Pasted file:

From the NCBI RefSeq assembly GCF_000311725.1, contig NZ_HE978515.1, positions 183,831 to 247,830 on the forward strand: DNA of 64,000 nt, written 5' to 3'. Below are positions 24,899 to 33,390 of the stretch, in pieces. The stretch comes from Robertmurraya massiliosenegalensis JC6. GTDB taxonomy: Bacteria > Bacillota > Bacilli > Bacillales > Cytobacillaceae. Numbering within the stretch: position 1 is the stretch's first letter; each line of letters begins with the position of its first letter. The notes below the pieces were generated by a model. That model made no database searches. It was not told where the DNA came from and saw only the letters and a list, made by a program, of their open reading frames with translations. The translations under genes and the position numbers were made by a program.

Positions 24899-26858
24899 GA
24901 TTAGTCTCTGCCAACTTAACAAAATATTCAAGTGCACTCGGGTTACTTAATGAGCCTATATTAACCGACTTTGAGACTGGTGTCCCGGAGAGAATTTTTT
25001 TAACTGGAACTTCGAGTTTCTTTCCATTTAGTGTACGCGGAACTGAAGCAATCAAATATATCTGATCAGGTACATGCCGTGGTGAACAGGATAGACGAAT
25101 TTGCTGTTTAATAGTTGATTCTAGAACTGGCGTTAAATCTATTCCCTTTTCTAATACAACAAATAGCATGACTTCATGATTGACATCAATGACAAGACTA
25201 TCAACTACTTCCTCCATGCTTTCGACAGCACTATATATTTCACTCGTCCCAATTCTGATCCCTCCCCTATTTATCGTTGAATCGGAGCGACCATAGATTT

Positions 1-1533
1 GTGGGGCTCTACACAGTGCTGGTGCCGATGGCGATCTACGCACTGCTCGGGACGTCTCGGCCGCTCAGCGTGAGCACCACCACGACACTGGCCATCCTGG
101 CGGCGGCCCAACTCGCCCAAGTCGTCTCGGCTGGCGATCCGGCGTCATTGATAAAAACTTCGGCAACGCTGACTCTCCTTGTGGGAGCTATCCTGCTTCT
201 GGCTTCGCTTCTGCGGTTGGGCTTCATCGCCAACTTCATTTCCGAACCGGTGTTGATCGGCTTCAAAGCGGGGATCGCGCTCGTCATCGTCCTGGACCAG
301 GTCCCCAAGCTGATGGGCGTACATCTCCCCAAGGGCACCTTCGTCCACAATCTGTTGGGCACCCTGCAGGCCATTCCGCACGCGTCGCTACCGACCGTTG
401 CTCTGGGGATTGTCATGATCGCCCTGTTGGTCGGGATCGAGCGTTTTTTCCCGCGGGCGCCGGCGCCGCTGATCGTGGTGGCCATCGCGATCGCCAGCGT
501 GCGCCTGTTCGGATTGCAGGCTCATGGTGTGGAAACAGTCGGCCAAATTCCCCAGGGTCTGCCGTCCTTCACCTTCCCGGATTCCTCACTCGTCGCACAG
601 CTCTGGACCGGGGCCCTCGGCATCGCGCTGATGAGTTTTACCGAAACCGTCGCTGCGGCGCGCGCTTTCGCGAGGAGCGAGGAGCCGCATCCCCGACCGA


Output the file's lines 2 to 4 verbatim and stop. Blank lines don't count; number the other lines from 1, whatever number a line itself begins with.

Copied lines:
Positions 24899-26858
24899 GA
24901 TTAGTCTCTGCCAACTTAACAAAATATTCAAGTGCACTCGGGTTACTTAATGAGCCTATATTAACCGACTTTGAGACTGGTGTCCCGGAGAGAATTTTTT